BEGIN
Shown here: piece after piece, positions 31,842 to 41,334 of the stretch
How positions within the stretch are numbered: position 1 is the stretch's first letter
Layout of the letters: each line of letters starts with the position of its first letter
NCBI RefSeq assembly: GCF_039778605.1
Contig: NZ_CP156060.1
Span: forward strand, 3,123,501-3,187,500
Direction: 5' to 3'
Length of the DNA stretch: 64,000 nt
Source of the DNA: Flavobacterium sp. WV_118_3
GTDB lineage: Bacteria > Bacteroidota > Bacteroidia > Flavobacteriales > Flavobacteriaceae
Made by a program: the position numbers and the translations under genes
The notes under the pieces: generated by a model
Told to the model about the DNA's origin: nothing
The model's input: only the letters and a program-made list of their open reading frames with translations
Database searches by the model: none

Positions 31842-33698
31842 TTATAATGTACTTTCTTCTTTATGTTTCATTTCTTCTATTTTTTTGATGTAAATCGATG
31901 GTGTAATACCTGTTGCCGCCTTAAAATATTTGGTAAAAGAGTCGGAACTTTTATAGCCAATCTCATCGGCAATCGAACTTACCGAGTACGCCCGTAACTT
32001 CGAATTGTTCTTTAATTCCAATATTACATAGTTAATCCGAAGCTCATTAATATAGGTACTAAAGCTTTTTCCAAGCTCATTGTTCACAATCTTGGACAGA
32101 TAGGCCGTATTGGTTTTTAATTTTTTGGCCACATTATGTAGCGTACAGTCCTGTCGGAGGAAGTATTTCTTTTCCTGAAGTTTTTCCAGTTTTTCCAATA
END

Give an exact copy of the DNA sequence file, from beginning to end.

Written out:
Shown here: piece after piece, positions 31,842 to 41,334 of the stretch
How positions within the stretch are numbered: position 1 is the stretch's first letter
Layout of the letters: each line of letters starts with the position of its first letter
NCBI RefSeq assembly: GCF_039778605.1
Contig: NZ_CP156060.1
Span: forward strand, 3,123,501-3,187,500
Direction: 5' to 3'
Length of the DNA stretch: 64,000 nt
Source of the DNA: Flavobacterium sp. WV_118_3
GTDB lineage: Bacteria > Bacteroidota > Bacteroidia > Flavobacteriales > Flavobacteriaceae
Made by a program: the position numbers and the translations under genes
The notes under the pieces: generated by a model
Told to the model about the DNA's origin: nothing
The model's input: only the letters and a program-made list of their open reading frames with translations
Database searches by the model: none

Positions 31842-33698
31842 TTATAATGTACTTTCTTCTTTATGTTTCATTTCTTCTATTTTTTTGATGTAAATCGATG
31901 GTGTAATACCTGTTGCCGCCTTAAAATATTTGGTAAAAGAGTCGGAACTTTTATAGCCAATCTCATCGGCAATCGAACTTACCGAGTACGCCCGTAACTT
32001 CGAATTGTTCTTTAATTCCAATATTACATAGTTAATCCGAAGCTCATTAATATAGGTACTAAAGCTTTTTCCAAGCTCATTGTTCACAATCTTGGACAGA
32101 TAGGCCGTATTGGTTTTTAATTTTTTGGCCACATTATGTAGCGTACAGTCCTGTCGGAGGAAGTATTTCTTTTCCTGAAGTTTTTCCAGTTTTTCCAATA